‘The Banshees of Inisherin’ is a too-dark comedy

The Banshees of Inisherin (2022) - Tickets & Showtimes Near You | Fandango

The Banshees of Inisherin (2022)

Directed by Martin McDonagh

Last time up to bat, director Martin McDonagh helmed an unfunny dark comedy that asked us to laugh about rape, racism, and police brutality. “Three Billboards Outside Ebbing, Missouri” included a redemption arc for a racist cop that left a bad taste in my mouth, and it only got worse in the five years since. I wasn’t especially excited about what the Irish writer-director would do next, but when I saw the trailer for “The Banshees of Inisherin,” I had a faint glimmer of hope that it would be a more straightforward comedy. NOPE. “Banshees”—about Irish artist Colm’s (Brendan Gleeson) decision to dump his boring drinking buddy Padraig (Colin Farrell) and that friend’s refusal to accept the break-up—is about as dark as an Irish stout…but at least it’s better than McDonagh’s last effort.

“The Banshees of Inisherin” is the kind of movie that is occasionally funny enough for a chuckle, but never for a laugh. The kind of movie where you might grow concerned if you saw someone laughing too hard at its dark story. Full disclosure: I don’t usually love dark comedies. I can laugh at an uncomfortable joke here and there, but when the whole point is discomfort, I struggle to find enjoyment. McDonagh’s tone has struck me as more insensitive than the Coen Brothers, or other writers of dark comedies. I suppose it’s because dark comedies only work if you find them funny…if not, they’re just, well, dark.

The Banshees of Inisherin: Even better if you know the Irish history behind  it - Vox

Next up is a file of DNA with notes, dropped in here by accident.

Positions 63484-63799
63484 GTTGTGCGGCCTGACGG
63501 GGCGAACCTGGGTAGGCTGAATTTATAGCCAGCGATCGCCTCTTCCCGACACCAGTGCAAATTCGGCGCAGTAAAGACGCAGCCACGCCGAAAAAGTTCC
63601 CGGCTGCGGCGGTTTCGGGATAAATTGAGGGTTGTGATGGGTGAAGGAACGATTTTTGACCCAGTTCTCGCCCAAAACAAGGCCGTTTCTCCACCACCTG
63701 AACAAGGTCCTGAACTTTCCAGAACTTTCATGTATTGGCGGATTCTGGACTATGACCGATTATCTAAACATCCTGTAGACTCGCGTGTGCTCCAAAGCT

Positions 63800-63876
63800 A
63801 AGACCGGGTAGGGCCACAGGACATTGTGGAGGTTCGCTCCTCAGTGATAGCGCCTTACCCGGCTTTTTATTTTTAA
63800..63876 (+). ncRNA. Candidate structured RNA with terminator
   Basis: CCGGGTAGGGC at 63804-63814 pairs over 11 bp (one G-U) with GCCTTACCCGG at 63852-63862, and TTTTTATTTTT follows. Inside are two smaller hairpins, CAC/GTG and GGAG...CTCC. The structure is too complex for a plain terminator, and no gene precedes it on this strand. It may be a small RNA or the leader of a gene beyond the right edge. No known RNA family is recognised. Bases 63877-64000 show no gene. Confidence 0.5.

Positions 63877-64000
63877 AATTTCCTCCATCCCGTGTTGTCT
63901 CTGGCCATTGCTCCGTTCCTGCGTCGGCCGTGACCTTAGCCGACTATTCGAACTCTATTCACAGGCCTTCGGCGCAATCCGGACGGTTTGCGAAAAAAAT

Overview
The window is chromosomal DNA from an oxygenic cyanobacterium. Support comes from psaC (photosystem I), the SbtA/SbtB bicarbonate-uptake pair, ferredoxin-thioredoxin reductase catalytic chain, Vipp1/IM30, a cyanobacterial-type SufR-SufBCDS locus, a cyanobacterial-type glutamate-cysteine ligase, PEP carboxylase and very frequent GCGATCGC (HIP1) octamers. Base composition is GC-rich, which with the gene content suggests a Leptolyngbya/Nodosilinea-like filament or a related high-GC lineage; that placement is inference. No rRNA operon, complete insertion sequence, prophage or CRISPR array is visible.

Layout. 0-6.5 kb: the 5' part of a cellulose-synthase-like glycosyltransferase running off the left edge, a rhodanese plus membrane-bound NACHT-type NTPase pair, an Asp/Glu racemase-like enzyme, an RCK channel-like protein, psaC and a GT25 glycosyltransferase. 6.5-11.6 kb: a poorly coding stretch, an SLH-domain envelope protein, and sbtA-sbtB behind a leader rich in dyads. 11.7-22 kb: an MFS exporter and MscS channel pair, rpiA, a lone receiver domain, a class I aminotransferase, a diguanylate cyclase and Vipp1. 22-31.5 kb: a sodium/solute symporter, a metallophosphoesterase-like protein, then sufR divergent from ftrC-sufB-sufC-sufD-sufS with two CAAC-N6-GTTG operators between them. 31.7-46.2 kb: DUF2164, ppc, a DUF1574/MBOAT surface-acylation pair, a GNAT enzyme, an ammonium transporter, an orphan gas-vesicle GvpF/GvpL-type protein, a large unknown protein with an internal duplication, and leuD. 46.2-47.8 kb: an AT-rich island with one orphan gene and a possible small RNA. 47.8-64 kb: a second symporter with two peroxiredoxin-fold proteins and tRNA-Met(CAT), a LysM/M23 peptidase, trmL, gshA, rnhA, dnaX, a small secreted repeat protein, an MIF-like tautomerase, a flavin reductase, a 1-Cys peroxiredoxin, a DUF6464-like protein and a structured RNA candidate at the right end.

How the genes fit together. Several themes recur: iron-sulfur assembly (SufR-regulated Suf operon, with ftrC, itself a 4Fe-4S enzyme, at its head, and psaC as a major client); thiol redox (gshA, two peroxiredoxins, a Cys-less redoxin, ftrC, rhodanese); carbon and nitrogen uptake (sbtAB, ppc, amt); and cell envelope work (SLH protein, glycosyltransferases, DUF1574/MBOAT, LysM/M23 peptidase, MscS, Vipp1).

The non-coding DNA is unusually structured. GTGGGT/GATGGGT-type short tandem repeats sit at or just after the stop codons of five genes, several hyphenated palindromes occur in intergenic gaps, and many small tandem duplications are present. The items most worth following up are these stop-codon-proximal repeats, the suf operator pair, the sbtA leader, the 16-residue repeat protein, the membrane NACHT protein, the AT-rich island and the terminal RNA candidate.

That said, I can’t complain about Colin Farrell’s handling of the script. Farrell is an underrated comedic genius, really, though one would usually not classify him as a comedian. Farrell picked up a worthy Oscar nomination for his efforts. Kerry Condon—who plays Padraig’s lovely sister—shouldn’t be overlooked despite her smaller role. As the only level head in the movie, she gets a handful of powerful scenes. Brendan Gleeson has a great time, too, though his role is less obviously funny than Farrell’s. In fact, I think the movie is at its best when it’s at its most serious, not its most comedic. There’s a dramatic scene before the climax that had me excited for what was to come. It was the first time I had hope that the rest of the movie might be as good as I was hoping. I suspect that, perhaps, a rewatch would help me appreciate the movie for what it is—instead of what I expected it to be. At least Ireland is a lot nicer to look at than Ebbing, Missouri (actually, that movie was filmed in North Carolina).

“The Banshees of Inisherin” has more crying, sexual abuse, and dismemberment than any comedy I have ever seen, but I’m not sure I was in the mood to laugh at that. It’s not a bad movie…it’s just not a particularly funny one.


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